The Problem with Tackling Problems that Aren’t Actually Problems

We built Oh Hey World in 2012–2013. The product is largely Foursquare, but at the city level for travelers. Check-in to the city you’re in, and share that with your dad, mom, best friend, Twitter, Facebook, and your travel blog (and find like-minded people on the other side of the click). The idea came from a summer in Greece, and realizing there is a severe lack of transparency to traveler locations that could be used to make amazing connections in person. While we solved a inconvenience — updating the “current location” module on travel blogs — for the travel blogger / digital nomad crowd, the vast majority of travelers only travel 2–3 times a year — and have zero need for a better way to share their safe arrival in a new city.

Turns out, we solved a problem that wasn’t actually a problem in the first place. (which is why we pivoted / re-branded to Horizon, and focused on helping find trusted places to stay/live — which is a massive problem for virtually everyone).

When talking about check-in apps, the elephant in the room is of course Foursquare. But let’s be honest. Like Oh Hey World, Foursquare solved a problem virtually no one ever cared about. Tracking which local establishments I visit, and sharing that with my friends is not something that people ever needed solved. Sure, finding friends nearby is cool (when it happens), but the scale of engagement needed to actually deliver that possibility with a high frequency is insane.

Checking in was “fun” (and still is, for some).

That said, we all know things that are “fun” eventually lose their appeal. Eventually, people get bored and move on to something new. In today’s attention economy, there’s certainly no shortage of places to spend your free time on the web/mobile. People are bored of Foursquare.

I’m one of the few who still (occasionally) checks in on Foursquare ( now Swarm since they split the apps in two last year). Why, you ask? I honestly have no idea. I guess it boils down to thinking that data may come back to help me in the future. Maybe. But probably not. The truth is it’s basically just for the hell of it because I’m geekier than most.

Most people have zero desire, or incentive to checkin everywhere they go. Changing consumer behavior is a massively hard proposition that takes years and years to execute.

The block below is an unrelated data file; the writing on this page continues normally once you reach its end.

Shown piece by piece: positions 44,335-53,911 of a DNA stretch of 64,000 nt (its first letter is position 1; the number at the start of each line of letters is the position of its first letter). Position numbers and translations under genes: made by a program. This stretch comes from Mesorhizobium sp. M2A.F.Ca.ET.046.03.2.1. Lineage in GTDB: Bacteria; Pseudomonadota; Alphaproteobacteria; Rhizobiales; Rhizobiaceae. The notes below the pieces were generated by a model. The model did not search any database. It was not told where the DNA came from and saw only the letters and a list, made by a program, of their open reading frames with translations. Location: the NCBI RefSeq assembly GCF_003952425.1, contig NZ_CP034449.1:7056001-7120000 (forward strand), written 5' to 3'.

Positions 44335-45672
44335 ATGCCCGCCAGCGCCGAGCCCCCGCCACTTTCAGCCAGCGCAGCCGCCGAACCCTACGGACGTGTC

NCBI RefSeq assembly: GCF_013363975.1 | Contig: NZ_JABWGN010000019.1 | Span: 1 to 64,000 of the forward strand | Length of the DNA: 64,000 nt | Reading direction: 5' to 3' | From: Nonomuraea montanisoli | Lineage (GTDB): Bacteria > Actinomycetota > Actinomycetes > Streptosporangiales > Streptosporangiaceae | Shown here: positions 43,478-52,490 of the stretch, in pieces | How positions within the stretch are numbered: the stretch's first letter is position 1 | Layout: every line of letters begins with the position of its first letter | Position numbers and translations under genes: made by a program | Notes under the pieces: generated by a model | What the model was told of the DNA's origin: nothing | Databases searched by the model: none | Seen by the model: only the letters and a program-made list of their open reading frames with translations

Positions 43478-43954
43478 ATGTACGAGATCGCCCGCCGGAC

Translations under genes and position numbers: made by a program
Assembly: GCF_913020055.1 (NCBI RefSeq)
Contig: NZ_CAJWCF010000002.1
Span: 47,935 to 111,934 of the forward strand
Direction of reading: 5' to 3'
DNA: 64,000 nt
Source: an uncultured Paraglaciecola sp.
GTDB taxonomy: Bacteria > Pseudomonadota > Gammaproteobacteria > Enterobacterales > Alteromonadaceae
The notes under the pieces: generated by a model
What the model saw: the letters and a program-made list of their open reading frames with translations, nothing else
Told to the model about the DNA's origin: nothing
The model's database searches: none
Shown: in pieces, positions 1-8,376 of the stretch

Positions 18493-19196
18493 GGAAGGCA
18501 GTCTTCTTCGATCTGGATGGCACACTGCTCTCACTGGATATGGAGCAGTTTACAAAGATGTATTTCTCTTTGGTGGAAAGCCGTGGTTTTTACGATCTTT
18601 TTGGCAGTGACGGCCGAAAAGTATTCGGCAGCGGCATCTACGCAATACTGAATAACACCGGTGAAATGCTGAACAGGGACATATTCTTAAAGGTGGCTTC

That’s the reason, 10 years and 162.4 million dollars later (via Crunchbase), they’re struggling for user engagement and revenue. That they are struggling is based on anecdotal evidence, both numerous articles I’ve read and hundreds of conversations with people over the past few years (foursquare comes up virtually every time I talk about Oh Hey World). I applaud them immensely for what they have accomplished. Their APIs are widely used. They’ve gotten millions of people onto their app. That’s not easy. But I wouldn’t say they have proved there is a large business sitting inside a product which requires massive user engagement to be valuable.

There are a lot of similarities between Oh Hey World and Foursquare. Namely, both are check-in apps that solved problems…that weren’t ever problems to begin with. Rather than open source it, we could have kept iterating on Oh Hey World, but I’m convinced the only viable path to growth would have been raising a boatload of money, and buying distribution channels. Hotel check-ins. Conference check-ins. Flight check-ins. That would take millions and millions of dollars, and years and years — and still might not have reached large enough scale to deliver community everywhere. I thought pivoting to something that addressed a large problem was a better strategy. I’m fairly convinced the only viable path for Foursquare is also to buy distribution — via billing/payment systems at local businesses. Consumers HAVE to go through the payment process at every visit, and sharing that more broadly is something more people would do if part of a required activity (payment).

Solutions to real problems grow organically. Solutions to make believe problems…don’t.

So, the question for start-up founders is — are you solving a real problem?

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